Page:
HARRISBURG - The state House yesterday gave final approval to a bill that would allow Philadelphia to address its fiscal crisis by raising its sales tax and deferring pension payments. But the prospect of its passage in the Senate by Mayor Nutter's deadline of next week appeared bleak as Republican leaders reiterated their stance that the state budget must be resolved first.

Gov. Rendell yesterday urged Senate leaders to swiftly approve the bill and send it to his desk, saying it was "dead wrong" to tie it to an overall state budget deal, which has eluded lawmakers since July 1.

"It's an appropriate response to the Philadelphia crisis," said Rendell, adding that the General Assembly approved Pittsburgh's request for a commuter tax last year and it was not linked to the budget.

But Sen. Dominic Pileggi (R., Delaware) said the final budget resolution's fiscal effect on the city - and the stark difference between the governor's and the Senate Republican's proposals - tie the city very closely with the state budget situation.

Pileggi said his caucus would prefer to deal with the "Philadelphia bailout plan" after a final budget resolution. He added that the Senate has had legislation - sponsored by Sen. Shirley Kitchen (D., Phila.) - for a city sales tax option and pension deferment plan for less than a week and that other counties also are clamoring for help.

"The other 66 counties are asking for relief in their pension situations and some are looking for a local [sales] tax option in a similar way to the City of Philadelphia," Pileggi said. "I don't know why we would pick Philadelphia out as a special case, other than the fact that the governor is from Philadelphia and has a special interest in Philadelphia's welfare."

Nutter, speaking at the Capitol, where he has spent three days lobbying lawmakers on the bill, praised the bipartisan group of Southeastern House members who supported it.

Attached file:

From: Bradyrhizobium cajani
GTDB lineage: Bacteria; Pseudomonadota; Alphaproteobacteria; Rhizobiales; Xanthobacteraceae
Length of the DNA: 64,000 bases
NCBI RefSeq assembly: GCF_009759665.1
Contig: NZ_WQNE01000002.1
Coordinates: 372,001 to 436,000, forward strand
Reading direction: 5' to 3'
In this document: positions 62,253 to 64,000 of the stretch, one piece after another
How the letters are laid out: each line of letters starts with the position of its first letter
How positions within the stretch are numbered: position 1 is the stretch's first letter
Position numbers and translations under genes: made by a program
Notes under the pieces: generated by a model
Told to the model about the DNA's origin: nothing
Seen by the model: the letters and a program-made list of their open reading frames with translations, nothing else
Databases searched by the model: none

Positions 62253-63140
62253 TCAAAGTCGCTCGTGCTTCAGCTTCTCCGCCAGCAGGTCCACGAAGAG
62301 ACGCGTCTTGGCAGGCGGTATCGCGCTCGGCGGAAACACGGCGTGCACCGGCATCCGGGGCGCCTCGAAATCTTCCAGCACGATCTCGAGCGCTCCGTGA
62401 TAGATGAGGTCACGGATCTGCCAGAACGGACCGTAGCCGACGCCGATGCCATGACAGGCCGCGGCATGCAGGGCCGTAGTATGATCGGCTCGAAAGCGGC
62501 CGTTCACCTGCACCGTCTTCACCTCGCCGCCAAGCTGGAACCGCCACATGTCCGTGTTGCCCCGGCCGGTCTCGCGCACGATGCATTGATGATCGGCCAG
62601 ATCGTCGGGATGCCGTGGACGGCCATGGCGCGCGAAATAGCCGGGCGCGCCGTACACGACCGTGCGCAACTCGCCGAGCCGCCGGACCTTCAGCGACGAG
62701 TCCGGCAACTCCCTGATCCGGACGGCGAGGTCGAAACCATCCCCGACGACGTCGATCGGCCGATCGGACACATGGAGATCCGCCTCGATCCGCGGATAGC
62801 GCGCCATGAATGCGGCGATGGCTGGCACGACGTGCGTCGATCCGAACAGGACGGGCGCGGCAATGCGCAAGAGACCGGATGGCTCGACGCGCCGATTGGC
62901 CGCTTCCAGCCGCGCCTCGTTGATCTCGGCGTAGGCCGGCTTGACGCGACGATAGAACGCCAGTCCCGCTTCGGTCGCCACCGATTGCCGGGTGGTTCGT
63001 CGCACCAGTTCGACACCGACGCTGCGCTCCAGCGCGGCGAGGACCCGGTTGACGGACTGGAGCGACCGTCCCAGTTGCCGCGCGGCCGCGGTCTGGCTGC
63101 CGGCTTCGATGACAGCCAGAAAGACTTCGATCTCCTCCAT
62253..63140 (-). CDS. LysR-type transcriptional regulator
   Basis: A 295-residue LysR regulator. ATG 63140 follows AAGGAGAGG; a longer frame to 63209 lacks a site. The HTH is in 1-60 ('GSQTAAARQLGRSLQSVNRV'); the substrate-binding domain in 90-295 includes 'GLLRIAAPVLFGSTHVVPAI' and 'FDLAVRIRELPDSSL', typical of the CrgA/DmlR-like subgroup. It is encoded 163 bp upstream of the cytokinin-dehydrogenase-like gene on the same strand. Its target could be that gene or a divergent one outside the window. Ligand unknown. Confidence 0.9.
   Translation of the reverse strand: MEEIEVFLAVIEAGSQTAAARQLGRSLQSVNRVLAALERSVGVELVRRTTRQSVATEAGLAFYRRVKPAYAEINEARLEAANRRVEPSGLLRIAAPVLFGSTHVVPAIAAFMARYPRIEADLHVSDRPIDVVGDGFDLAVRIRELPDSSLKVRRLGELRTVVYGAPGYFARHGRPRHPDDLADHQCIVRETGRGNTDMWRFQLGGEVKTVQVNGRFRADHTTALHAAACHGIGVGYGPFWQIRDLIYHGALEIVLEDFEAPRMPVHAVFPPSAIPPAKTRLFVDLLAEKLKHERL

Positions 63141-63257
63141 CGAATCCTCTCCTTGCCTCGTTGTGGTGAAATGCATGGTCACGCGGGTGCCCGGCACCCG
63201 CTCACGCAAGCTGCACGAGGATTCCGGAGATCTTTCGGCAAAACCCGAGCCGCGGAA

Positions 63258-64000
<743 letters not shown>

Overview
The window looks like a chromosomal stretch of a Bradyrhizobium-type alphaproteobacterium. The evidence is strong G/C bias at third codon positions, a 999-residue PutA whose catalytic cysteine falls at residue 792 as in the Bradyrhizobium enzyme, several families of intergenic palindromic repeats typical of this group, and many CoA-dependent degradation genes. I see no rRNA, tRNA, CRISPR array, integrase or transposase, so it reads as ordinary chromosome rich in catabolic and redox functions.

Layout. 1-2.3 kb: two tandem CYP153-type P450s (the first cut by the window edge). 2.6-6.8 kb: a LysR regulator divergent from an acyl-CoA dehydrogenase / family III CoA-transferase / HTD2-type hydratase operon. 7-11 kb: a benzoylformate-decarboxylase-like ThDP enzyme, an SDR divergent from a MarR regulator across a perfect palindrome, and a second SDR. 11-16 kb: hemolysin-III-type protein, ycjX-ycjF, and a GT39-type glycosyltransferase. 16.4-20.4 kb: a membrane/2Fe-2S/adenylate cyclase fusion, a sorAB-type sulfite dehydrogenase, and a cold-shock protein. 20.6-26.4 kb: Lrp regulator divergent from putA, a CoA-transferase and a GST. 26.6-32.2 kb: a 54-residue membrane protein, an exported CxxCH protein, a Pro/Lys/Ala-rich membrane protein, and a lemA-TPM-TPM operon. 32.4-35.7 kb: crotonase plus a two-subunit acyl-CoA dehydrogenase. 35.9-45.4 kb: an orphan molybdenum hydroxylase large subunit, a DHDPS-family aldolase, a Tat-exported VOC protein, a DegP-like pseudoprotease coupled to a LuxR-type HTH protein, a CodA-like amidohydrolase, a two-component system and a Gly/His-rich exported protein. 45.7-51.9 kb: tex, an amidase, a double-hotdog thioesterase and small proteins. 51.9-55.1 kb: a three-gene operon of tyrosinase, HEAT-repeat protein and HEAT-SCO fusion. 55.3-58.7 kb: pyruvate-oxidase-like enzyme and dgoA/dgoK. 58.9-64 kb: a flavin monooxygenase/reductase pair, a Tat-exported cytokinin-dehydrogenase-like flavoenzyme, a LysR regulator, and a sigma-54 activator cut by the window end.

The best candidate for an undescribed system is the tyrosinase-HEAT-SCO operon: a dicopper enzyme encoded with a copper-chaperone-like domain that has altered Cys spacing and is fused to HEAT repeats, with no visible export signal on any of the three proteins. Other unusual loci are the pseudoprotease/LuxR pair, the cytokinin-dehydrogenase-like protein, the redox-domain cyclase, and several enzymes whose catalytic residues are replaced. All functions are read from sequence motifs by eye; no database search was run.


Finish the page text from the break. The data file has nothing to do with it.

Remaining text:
He said the next big hurdle is persuading the Senate to act before Aug. 15, when he said he will have to begin implementing what he calls his "doomsday budget." That action would mean cutting as many as 3,000 city workers, closing some city facilities, and reducing many services, including trash pickup.

Nutter said he met with Pileggi last week, and the senator was open to helping the city but told Nutter he must better communicate to him that the city is faced with a pressing deadline.

Nutter said the city's issue should not be caught up in state politics.

"It's pretty clear that there seems to be some effort to tie passage of a relatively simple bill, that will financially help Philadelphia but not cost the commonwealth a dime, to the larger, more complicated state budget negotiations, almost being held hostage to that process for no clear reason," Nutter said in an interview.

The Senate is in recess and does not return until Monday. Asked whether legislation would be voted on by Aug. 15, Pileggi said only that Senate Republicans and Democrats had "very specific and detailed" proposals for amendments to the legislation and that it was a process that would take time.

The House bill approved yesterday would allow Philadelphia to increase its sales tax from 7 to 8 percent for five years and defer by two years payments to city worker pensions.